For years, the consensus among politicians from both sides of the aisle has been that our health care system is flawed, broken, and in need of reform. Through passage and implementation of the Affordable Care Act (ACA), we have already seen some commonsense reforms made that most policy makers believe are well overdue, such as expanding those covered by health insurance by allowing young adults to remain on their parents' health insurance plans for longer and preventing discrimination against individuals with pre-existing conditions.
Most policy makers also agree that the most important decision makers when it comes to health care are patients and providers. However, proposed regulatory changes to Medicare Part D challenge this principle, and it is critical for our elected officials to get involved to ensure these changes are not implemented as proposed.
Recently, the Centers for Medicare & Medicaid Services (CMS) put forth a proposed rule that would make unprecedented changes to the six classes of medication that are specifically protected under Part D. Historically, these protected classes have existed to ensure patients have access to critical prescription drugs. These proposed changes endanger that safeguard.
Patients suffering from mental illness are likely to suffer the consequences of this rule more than any other populations. The proposed rule would make significant changes to the availability of antidepressants and antipsychotics. Implementing these changes will bring additional risk to an already vulnerable population.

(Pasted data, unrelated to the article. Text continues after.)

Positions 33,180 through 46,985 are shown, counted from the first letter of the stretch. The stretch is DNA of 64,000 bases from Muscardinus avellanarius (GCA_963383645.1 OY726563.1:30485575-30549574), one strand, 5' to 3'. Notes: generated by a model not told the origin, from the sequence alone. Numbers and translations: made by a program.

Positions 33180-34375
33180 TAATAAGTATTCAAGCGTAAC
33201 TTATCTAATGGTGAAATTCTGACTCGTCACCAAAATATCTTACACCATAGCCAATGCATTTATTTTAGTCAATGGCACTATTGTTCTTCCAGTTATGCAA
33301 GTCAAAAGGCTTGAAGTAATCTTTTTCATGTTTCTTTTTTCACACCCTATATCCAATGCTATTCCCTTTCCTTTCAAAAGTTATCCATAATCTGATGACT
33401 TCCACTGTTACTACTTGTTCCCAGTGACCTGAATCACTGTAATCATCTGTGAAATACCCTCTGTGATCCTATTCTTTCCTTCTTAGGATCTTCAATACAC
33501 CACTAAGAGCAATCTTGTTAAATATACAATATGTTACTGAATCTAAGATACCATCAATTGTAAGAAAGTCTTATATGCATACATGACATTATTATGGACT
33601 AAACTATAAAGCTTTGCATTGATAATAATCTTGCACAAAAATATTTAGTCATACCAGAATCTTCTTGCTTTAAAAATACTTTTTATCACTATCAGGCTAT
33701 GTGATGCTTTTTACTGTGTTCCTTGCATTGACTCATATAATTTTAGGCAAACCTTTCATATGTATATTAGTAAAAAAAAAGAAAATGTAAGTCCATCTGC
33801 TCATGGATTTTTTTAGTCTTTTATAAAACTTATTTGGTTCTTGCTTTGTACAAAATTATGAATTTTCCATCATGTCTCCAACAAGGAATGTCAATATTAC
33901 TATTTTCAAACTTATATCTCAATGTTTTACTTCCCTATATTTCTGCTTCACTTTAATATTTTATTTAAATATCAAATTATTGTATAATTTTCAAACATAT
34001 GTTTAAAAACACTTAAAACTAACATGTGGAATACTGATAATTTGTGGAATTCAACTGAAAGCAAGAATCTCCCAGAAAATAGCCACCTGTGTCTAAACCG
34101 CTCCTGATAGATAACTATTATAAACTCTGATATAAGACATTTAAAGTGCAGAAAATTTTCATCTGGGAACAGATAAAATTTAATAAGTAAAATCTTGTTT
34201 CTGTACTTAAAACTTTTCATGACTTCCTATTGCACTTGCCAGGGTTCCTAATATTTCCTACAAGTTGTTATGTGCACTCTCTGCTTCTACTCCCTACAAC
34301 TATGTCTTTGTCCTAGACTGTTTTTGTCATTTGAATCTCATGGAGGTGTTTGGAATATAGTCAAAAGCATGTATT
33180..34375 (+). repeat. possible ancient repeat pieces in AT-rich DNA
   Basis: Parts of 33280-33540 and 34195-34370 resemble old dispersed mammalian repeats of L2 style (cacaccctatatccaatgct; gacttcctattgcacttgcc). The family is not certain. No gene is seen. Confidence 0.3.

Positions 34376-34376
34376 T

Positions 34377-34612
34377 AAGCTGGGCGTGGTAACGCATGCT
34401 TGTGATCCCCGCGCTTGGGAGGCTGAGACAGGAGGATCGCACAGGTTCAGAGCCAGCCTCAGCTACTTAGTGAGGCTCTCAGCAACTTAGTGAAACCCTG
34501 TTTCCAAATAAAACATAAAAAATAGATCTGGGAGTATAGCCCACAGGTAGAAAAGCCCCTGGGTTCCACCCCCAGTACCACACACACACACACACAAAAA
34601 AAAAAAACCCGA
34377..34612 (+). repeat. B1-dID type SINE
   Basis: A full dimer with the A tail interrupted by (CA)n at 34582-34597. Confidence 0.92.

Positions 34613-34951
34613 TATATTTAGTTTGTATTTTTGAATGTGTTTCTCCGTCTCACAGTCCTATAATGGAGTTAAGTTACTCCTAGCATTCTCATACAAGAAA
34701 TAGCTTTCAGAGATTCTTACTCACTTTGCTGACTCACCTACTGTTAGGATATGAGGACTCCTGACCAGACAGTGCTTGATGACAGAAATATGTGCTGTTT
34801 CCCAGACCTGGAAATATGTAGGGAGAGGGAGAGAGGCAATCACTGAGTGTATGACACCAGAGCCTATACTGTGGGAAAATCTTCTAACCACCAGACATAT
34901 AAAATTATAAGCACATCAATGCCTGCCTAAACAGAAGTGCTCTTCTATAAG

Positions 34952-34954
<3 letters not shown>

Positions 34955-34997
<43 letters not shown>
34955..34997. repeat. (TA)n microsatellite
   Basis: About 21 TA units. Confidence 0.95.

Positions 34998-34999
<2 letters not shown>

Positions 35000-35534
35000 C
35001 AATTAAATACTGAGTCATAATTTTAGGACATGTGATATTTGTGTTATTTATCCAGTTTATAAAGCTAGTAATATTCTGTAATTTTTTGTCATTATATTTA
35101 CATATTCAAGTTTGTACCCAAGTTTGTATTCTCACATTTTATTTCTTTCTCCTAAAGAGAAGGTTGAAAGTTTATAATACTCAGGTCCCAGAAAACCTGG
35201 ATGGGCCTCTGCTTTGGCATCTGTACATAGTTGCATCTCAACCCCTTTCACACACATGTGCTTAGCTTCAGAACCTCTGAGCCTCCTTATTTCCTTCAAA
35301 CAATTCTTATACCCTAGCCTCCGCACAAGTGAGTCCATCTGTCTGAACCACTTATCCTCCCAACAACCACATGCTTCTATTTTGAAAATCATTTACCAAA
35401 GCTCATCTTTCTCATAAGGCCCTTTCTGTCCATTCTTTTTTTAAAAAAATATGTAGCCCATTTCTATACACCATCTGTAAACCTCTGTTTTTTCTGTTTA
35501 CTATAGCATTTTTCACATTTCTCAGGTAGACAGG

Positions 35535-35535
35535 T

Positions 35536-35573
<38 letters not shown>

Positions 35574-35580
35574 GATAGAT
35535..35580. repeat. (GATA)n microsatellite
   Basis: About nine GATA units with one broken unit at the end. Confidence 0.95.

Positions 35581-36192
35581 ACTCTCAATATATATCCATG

Mental health is an increasingly significant issue in the United States and resources, both private and public, should be targeted at fostering understanding, improving the lives of patients, and reducing the toll mental illness takes on our society. By limiting the number of drugs available to this population, regulators will create another barrier to treatment for patients suffering from mental illness.
By proposing this rule, regulators are signaling to patients, providers, and the American people, that the government can make unilateral decisions that limit treatment options for those who gain health insurance coverage through a government program. This is a dangerous precedent, not only for the elderly and uniquely vulnerable populations the rule will impact immediately, but also for the millions who will soon rely on government-guided plans under the ACA.
This proposed rule is unnecessary. Medicare Part D is one of the most cost-effective health programs that have been implemented to date. Since its inception, the program has ensured that elderly and at-risk individuals have affordable access to life-saving medication and has done so while staying under budget and below predicted costs. There will be little additional cost savings from this rule, since mental illness is likely to become more difficult to manage with more and longer periods of disability for the patients.
While containing costs is critical to the longevity of Medicare, cost cutting that impairs patient care leads to disintegration of quality in our health care system. We need improvements and big ideas, but creating artificial barriers that distance patients and providers from controlling decisions about their care is not the answer. Instead, efforts to decrease Medicare costs and reform the current system must focus on increasing efficiency, promoting overall health, and moving to a payment system that does not reward illness, but instead creates incentives for keeping patients well.